Why do you ask questions? We may assume that the answer is to get information, but that isn’t the whole truth. Sometimes we ask questions to show off, demonstrate interest, or be evasive. There are also deeper reasons for asking questions. Sometimes questions are motivated by our emotional reactions and our feelings of self-worth. It might surprise you that asking questions can also be a reflex, implying that it is a behavior that you don't control. If you want to understand why you ask questions, you will need to understand your needs and self-worth.
Self-worth is a simple yet painfully complex part of who we are. Simply put, self-worth is how we view our value as a person. It is literally what we think of ourselves. Unfortunately, in much of our society, we conceptualize value in a transactional way. That it is our value that causes people to accept, love, praise, or respect us.
Our concept of self-worth starts forming at an early age. For children, self-worth is determined by the actions that they need to exhibit to get attention from the influential people in their lives. Self-worth is impacted by the expectations, both conscious and unconscious, of parents, teachers, institutions, and siblings. These expectations tell us who we need to be and what we need to do to be accepted and loved by society.
Self-worth helps us to meet our needs by assuming that our worth will lead to people accepting us. The need for acceptance is an essential part of being human. If we weren't accepted, how could we survive in modern society? How could we make a living or find support?
When we feel like our self-worth is in jeopardy, that it has the possibility of being diminished or called into question, our bodies trigger intense reactions. These reactions are often called fight or flight and are part of a survival mechanism. When activated, this can be uncomfortable. The discomfort is a series of complex emotions intended to push us into action. The actions are meant to stablize our self-worth and lead to acceptance. For some people, these actions are asking a question or a series of questions.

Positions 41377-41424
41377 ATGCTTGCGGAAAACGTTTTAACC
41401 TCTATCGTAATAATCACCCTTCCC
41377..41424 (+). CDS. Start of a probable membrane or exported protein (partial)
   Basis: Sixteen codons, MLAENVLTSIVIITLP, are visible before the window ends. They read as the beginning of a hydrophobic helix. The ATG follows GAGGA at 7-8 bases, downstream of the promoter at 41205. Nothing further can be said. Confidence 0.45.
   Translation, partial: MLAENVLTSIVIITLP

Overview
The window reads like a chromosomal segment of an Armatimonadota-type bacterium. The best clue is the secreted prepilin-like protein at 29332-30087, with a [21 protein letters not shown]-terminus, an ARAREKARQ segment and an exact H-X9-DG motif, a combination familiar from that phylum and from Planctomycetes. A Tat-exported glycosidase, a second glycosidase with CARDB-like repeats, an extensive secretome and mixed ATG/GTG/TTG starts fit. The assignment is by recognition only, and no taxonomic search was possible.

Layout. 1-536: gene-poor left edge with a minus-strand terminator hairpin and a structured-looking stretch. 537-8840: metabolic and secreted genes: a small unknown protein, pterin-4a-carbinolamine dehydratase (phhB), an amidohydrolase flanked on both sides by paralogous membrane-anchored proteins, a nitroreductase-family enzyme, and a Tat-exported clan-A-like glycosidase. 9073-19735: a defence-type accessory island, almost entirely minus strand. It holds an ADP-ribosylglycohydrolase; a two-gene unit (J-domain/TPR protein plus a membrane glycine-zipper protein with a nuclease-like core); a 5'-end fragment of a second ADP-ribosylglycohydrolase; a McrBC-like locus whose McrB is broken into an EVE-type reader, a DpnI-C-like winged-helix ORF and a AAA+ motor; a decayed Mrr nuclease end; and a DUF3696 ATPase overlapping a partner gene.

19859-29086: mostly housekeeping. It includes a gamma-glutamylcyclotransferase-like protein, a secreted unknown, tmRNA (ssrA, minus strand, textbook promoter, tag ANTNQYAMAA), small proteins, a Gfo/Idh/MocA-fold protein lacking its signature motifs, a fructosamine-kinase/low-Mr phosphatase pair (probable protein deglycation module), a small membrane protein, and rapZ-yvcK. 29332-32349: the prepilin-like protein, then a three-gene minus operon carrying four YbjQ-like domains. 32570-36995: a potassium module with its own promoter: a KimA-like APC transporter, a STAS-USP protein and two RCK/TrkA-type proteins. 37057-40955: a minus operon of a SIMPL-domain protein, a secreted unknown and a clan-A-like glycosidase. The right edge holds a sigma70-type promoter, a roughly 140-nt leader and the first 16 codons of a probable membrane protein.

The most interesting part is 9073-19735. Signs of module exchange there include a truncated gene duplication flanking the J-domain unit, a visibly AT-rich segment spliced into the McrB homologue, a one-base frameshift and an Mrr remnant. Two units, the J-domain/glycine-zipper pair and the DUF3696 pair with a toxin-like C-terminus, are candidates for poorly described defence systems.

The questions are a reaction to the percieved loss of worth. They might be intended to demonstrate intellect if your self-worth is dependent on intelligence. If you think people like you because you are smart, you will use your questions to prove that you are smart. Or, if you think people like you because you care about them or are a good listener, then you will ask questions to show them that you are indeed a good listener.
You might be noticing that there can be some element of unconscious drive in the propensity to ask questions. If you are observing that, you are right.
Self-worth is a delicate thing. The unpleasant truth is that if we try to prove our worth to another person or ourselves, we will never feel worthy. Feelings of value come from vulnerability and authenticity. They come from being accepted for who we are without matching ourselves to other people's expectations. It is a scary concept because when we are vulnerable and aren’t accepted, it can be pretty painful.
It is essential to understand why you are asking questions. For many of us, myself included, we don’t always realize why we are asking questions. Our questions are often driven by our emotions and needs rather than a conscious mindset. Developing awareness and understanding why we ask questions is a critical step in taking control of our behaviors. This type of change doesn’t happen overnight, but the insights in this article are a solid starting point.